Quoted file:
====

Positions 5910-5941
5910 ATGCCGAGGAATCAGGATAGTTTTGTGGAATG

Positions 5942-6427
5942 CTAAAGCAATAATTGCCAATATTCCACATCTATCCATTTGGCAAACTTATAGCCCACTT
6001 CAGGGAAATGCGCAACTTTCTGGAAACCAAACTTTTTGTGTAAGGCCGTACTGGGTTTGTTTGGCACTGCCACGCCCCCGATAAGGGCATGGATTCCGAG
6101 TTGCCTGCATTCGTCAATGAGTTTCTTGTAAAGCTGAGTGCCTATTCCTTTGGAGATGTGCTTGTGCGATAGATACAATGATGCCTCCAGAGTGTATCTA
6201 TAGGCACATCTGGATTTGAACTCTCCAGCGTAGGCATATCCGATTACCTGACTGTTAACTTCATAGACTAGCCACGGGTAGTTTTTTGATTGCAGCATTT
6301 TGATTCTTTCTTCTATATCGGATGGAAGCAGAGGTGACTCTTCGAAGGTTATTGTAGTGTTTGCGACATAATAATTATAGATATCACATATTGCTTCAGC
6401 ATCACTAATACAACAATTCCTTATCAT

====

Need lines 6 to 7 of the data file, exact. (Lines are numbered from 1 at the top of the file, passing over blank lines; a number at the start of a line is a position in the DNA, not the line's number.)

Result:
6101 TTGCCTGCATTCGTCAATGAGTTTCTTGTAAAGCTGAGTGCCTATTCCTTTGGAGATGTGCTTGTGCGATAGATACAATGATGCCTCCAGAGTGTATCTA
6201 TAGGCACATCTGGATTTGAACTCTCCAGCGTAGGCATATCCGATTACCTGACTGTTAACTTCATAGACTAGCCACGGGTAGTTTTTTGATTGCAGCATTT